On February 27, 2020, the Ninth Circuit in Rizo v. Yovino held that an employer cannot rely on an individual's prior salary alone or in combination with other job-related factors to justify a wage disparity between a male and female employee when defending against an Equal Pay Act (EPA) claim. The EPA prohibits employers from paying male and female employees differently for the same work, with a few exceptions, including when a pay difference is based on a "factor other than sex."
The Rizo case involves a female teacher who sued the school district when she determined that she was being paid substantially less than her male counterparts, even though she had more education and experience. The school district argued that it paid the plaintiff less based solely on her prior salary, which it contended fell under the "any other factor other than sex" affirmative defense. Notably, the school district offered its employees a 5% increase from their most recent prior salary as starting salaries.
The Ninth Circuit determined that the affirmative defense of "any other factor other than sex" was limited to job-related factors only. The court held that an employee's prior pay is not job-related, and not a factor other than sex for the EPA because prior pay may carry with it the effects of prior sex-based pay discrimination.
The majority explained that "[t]he express purpose of the [EPA] was to eradicate the practice of paying women less simply because they are women. Allowing employers to escape liability by relying on employees' prior pay would defeat the purpose of the Act and perpetuate the very discrimination the EPA aims to eliminate," and further reasoned that "setting wages based on prior pay risks perpetuating the history of sex-based wage discrimination." Therefore, it held that an employer may not rely on prior pay alone or in combination with other job-related factors to meet its burden of showing that sex played no part in its pay determination.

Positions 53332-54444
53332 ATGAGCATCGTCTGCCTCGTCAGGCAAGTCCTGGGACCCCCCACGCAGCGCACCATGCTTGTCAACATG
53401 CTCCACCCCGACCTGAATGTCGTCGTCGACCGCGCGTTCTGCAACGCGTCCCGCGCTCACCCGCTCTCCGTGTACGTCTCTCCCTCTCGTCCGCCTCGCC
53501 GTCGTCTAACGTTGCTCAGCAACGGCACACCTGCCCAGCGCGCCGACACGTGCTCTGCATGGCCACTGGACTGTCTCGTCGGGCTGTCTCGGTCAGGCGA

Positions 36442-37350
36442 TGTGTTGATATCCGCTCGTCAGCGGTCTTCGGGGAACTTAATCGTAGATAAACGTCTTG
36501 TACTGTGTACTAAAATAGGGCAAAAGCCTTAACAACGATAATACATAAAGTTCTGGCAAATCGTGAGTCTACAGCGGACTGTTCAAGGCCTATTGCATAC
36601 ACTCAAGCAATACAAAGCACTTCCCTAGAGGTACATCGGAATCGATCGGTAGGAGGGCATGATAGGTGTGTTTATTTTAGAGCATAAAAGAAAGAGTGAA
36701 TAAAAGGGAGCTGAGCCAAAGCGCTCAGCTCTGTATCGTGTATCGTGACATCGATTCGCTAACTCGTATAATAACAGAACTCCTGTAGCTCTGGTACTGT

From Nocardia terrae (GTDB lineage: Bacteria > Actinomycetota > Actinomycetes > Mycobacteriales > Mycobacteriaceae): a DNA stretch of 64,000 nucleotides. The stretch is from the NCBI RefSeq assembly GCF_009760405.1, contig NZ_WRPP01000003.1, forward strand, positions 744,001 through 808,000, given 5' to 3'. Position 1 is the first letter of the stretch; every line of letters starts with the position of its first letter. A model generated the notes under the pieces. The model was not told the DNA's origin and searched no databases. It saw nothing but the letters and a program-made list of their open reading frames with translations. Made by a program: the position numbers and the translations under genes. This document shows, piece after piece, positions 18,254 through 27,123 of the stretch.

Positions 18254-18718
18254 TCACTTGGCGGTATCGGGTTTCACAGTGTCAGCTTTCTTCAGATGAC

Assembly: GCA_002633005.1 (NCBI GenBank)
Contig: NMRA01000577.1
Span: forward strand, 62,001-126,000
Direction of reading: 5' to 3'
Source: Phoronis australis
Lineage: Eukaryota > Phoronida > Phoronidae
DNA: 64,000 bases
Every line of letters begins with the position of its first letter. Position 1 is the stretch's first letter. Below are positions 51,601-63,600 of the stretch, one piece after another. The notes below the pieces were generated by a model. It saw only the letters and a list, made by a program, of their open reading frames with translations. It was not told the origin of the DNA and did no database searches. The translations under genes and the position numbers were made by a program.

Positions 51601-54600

When considering this holding in light of the salary history bans enacted in many states, such as California and Hawaii, its impact may be minimal. These types of laws prohibit employers from inquiring about or relying upon prior pay in setting an employee's initial salary. However, most of these laws have an exception that applies if the applicant volunteers his or her prior pay.
Employers in Alaska, Arizona, California, Hawaii, Idaho, Montana, Nevada, Oregon, Washington, Guam, and the Northern Mariana Islands should be careful to take the Rizo holding into account in situations where they are aware of an employee's prior salary, and make sure to have a justifiable reason based on any other factor other than sex – such as experience, education, past performance, and/or training – for setting an employee's salary. They should not rely in whole or in part on an employee's prior salary as justification for a wage differential between their employees' salaries.
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